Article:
PSYCHOLOGICAL ASPECTS OF THE ACQUIRED IMMUNE DEFICIENCY SYNDROME (AIDS) (HOMOSEXUALITY, GAY MEN, COPING)
The diagnosis of the Acquired Immune Deficiency Syndrome (AIDS) imposes a profound psychological burden on its patients--due to the extreme physiological, emotional, social, and practical stresses associated with the illness. In order to systematically examine psychological adjustment to AIDS, patterns of psychological symptomatology were assessed in 67 gay men diagnosed with AIDS and 150 asymptomatic gay men. Further, the magnitude and effectiveness of certain coping strategies were investigated in the AIDS patients. Standard self-report scales were used for all variables. Psychological symptoms were measured on the Symptom Check List-90R, while coping strategies were measured on the Coping Strategies Inventory. Two-tailed t-tests were used to assess the differences between groups. Significantly greater psychological distress was observed in the AIDS patients, with respect to the asymptomatic comparison group (p < .01) on the following variables: somatization, depression, anxiety, obsessive-compulsive symptoms, phobic anxiety, psychoticism, and global distress. For the AIDS patient sample only, a hierarchical multiple regression analysis was performed to determine the relationships between coping strategies and three indices of psychological distress (depression, anxiety, and global distress). Two coping strategies, active relaxation (AR) and positive comparison (PC) were found to be significantly negatively associated with the level of anxiety (for AR, R('2) = .46, p < .0002; PC, R('2) = .28, p < .0078) and level of global distress (for AR, R('2) = .43, p < .0005; PC, R('2) = .21, p < .0445). No significant associations were obtained between any coping strategy and depression. The results of this study highlight the acute psychological distress of the AIDS patient. This distress may be amenable to control through active relaxation and positive comparison. These findings suggest that psychotherapeutic intervention, specifically anchored in these strategies, may be effective in easing the significant psychological distress associated with AIDS.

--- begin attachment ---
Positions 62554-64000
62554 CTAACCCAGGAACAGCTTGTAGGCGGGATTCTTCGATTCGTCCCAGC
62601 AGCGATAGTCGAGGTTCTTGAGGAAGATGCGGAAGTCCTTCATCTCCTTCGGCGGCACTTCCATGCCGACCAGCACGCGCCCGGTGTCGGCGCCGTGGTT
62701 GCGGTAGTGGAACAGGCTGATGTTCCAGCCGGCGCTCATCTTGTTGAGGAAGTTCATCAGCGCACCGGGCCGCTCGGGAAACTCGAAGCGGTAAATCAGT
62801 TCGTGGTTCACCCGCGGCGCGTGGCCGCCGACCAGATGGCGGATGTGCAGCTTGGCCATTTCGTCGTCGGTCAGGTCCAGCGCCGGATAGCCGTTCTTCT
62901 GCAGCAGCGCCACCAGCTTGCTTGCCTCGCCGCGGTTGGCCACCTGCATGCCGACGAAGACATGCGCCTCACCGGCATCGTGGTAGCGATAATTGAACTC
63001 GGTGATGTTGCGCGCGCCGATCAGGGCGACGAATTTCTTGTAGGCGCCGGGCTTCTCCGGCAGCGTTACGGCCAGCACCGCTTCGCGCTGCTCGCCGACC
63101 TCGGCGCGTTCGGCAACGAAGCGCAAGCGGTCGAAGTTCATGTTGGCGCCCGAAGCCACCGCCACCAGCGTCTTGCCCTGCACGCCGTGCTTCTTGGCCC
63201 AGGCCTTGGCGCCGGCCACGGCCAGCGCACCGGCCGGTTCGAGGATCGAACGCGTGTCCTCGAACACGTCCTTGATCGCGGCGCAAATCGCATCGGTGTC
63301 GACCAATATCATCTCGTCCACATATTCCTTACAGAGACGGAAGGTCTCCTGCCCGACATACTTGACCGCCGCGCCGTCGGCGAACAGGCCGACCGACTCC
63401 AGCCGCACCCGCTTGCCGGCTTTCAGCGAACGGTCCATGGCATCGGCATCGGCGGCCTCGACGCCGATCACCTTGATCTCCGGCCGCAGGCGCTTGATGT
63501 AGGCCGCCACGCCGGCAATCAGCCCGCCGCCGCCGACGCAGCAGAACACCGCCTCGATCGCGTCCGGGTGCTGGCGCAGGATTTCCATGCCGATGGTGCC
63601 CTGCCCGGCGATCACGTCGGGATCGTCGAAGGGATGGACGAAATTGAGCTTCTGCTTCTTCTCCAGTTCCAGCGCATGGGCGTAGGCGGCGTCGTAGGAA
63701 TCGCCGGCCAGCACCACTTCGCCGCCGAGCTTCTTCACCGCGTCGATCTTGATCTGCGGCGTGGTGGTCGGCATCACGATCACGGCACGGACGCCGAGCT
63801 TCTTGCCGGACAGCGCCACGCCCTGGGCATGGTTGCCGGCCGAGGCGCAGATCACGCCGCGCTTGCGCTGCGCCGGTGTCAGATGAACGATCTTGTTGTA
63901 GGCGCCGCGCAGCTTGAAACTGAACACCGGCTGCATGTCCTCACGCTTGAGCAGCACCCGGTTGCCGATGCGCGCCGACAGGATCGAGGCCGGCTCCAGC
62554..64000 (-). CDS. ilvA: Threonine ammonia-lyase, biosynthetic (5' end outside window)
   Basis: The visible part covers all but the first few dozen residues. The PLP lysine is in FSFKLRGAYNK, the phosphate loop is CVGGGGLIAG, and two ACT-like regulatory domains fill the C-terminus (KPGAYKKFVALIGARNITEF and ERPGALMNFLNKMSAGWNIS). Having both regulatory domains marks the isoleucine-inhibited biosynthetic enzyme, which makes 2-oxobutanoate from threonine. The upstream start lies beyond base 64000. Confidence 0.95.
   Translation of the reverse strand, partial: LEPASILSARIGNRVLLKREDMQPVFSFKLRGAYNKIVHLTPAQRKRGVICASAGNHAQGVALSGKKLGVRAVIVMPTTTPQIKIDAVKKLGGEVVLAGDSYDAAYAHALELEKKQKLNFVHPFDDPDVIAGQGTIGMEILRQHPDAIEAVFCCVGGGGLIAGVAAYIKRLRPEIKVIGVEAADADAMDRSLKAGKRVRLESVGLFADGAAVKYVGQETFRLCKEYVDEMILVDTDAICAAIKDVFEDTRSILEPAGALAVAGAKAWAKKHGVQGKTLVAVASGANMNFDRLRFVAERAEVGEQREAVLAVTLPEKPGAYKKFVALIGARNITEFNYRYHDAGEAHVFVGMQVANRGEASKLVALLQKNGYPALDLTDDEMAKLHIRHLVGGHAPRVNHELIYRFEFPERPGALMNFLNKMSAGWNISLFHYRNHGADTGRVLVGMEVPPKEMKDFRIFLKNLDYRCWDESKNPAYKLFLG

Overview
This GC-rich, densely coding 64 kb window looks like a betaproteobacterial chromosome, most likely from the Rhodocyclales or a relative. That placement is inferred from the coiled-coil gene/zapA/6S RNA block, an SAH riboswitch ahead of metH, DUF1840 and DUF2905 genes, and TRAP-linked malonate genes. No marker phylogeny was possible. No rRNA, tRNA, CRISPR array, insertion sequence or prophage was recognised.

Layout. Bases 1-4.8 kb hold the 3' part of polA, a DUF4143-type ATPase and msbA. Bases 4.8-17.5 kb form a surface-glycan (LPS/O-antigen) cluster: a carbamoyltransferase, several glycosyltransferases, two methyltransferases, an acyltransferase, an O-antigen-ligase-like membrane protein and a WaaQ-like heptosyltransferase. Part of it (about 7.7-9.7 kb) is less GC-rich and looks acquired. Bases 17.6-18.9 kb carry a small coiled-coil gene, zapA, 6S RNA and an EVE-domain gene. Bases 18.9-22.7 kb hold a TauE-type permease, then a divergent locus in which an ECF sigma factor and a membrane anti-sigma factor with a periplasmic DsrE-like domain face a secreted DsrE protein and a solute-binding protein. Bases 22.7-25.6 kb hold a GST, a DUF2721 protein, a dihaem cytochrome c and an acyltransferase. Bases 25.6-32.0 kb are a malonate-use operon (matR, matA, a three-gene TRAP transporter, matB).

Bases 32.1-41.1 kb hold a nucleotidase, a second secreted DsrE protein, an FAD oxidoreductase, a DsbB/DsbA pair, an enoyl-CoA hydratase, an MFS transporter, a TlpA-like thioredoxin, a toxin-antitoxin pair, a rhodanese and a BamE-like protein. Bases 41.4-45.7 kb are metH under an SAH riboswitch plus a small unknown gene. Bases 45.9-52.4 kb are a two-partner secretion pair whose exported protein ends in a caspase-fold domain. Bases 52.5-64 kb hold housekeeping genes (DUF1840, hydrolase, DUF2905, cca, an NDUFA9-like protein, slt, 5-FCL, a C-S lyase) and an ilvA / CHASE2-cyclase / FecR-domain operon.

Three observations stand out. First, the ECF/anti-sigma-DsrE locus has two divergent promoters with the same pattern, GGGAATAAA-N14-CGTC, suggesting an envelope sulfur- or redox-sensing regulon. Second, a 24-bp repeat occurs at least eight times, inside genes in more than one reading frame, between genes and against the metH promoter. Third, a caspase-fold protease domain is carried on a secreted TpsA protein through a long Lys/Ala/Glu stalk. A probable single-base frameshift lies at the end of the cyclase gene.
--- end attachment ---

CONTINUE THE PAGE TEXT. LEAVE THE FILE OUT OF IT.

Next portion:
Source: Dissertation Abstracts International, Volume: 46-11, Section: B, page: 4015.